To jump back to your original question, in:

IFS='a' read

only read is affected. And in fact, in this case, read doesn't care about the value of the IFS variable. It uses IFS only when you ask the line to be split (and stored in several variables), like in:

echo "a :  b :    c" | IFS=":" read i j k; \
    printf "i is '%s', j is '%s', k is '%s'" "$i" "$j" "$k"

IFS is not used by read unless it is called with arguments. (Edit: This is not exactly true: whitespace characters, i.e. space and tab, present in IFS are always ignored at the beginning/end of the input line. )

  • What a great explanation! It is so simple! I've been bemused by that 'no semi-colon' syntax for months; and it is simply a case of it meaning a local variable!.. rozcietrzewiacz opened the pathway for me (big-time) in the other question ... and you have just put the icing on the cake... I've been up all night on this one, and it has certainly been worth it for such good and clear answers! .. Thank you..
    – Peter.O
    Commented Aug 17, 2011 at 21:04
  • Uhm. I had to read that edit comment several times before I got it – you mean to say that whitespace characters which are present in $IFS are removed at the beginning/end of the input line, I presume? (Which is how it works.)
    – zrajm
    Commented Jul 28, 2014 at 5:22
  • Please take a look at this: unix.stackexchange.com/questions/382963/…
    – user147505
    Commented Jul 31, 2017 at 17:56
  • The value of IFS is important even when reading a single variable, because the shell still does word splitting on the input. So for example, typing the characters a<tab>b into read var will result in var having the value a<space>b, but if instead you have IFS='<newline>' read var then the value of var will be a<tab>b. Commented Jul 4, 2018 at 11:25

Put it simple, you must read to more than one variable at a time for the IFS=<something> read ... construct to have a visible effect in your examples1.

You miss the scope of read in the examples. There is no modification of IFS inside the loop in your test cases. Allow me to point exactly, where does the second IFS have its effect in each of your lines:

 IFS=$' \t\n'; xifs "$IFS"; echo "$data" | while IFS=b   read; do echo ...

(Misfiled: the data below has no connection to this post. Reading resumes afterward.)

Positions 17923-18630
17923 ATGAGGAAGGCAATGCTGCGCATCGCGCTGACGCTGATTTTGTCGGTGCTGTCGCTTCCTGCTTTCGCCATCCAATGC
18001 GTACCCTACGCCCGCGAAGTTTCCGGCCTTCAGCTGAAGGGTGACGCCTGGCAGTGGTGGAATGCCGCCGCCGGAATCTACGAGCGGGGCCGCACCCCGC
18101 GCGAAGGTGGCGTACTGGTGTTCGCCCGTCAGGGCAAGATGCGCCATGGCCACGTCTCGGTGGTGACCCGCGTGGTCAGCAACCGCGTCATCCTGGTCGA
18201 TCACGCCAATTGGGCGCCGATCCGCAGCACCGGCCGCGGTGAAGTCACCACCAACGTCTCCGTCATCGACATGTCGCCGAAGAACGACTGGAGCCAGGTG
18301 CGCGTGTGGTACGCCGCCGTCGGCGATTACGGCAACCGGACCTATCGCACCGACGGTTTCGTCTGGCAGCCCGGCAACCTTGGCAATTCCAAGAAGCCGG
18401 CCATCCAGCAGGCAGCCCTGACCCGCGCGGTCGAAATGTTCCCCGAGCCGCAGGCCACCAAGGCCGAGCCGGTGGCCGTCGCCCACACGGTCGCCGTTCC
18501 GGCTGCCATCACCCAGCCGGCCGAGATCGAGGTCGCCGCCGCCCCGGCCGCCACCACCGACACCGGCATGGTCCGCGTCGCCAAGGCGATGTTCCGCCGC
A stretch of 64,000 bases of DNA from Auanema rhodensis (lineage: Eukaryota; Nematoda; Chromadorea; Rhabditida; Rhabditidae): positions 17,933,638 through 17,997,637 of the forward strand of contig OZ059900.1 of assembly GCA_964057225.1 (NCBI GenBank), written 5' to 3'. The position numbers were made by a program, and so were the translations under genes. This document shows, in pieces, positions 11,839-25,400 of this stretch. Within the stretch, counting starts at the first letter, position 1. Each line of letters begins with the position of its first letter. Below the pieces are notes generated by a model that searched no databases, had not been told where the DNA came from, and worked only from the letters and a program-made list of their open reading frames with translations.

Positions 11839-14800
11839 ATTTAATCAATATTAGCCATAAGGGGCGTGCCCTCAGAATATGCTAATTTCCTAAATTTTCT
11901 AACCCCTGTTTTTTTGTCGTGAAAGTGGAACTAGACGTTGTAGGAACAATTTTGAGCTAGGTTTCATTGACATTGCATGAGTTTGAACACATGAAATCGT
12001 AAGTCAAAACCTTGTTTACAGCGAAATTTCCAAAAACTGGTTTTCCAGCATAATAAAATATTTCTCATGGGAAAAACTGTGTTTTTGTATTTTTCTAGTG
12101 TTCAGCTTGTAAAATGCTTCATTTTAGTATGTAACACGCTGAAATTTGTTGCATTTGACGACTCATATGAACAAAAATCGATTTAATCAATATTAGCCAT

^      ^
                                                      |      |
                                          from here --'       `- to here :)

It is just as with any program executed in the shell. The variable you (re)define at the command-line affects the program execution. And only that (since you do not export). Therefore, to make a use of redefined IFS in such line, you'd have to ask read to assign values to more than one variable. Have a look a these examples:

 $ data="a  b   c"
 $ echo "$data" | while           read A B C; do echo \|$A\|$B\|\|$C\|; done
 $ echo "$data" | while IFS=      read A B C; do echo \|$A\|$B\|\|$C\|; done
 |a b c||||
 $ echo "$data" | while IFS='a'   read A B C; do echo \|$A\|$B\|\|$C\|; done
 || b c|||
 $ echo "$data" | while IFS='ab'  read A B C; do echo \|$A\|$B\|\|$C\|; done
 || || c|

1 As I've just learned from Gilles, there might actually be a benefit of setting IFS='' (blank) when reading only one field: it avoids truncation of whitespace at the beginning of the line.

  • 1
    Good.. Thanks... I got it this time.. and I love your sketch :)
    – Peter.O
    Commented Aug 17, 2011 at 20:50
  • OK, now I've read your comment that see you haven't noticed my answer to that issue in the other question. Maybe you could just revert the other one and delete this, since it really is one general issue? Commented Aug 17, 2011 at 20:52
  • Yes, the two questions do have a related theme, but the title of the other one is "Why is IFS= read used in preference to just re-setting the IFS environment variable". I didn't have awareness, then, that local variables could be set by the caller of a command. That was the answer to that question. It did evolve further to addressing this question's main point, but by the time I realized that, I had already asked this question... Perhaps the two questions are as similar as two sed questions, so my feeling it to keep it asis... More titles for googlers to google.
    – Peter.O
    Commented Aug 17, 2011 at 21:47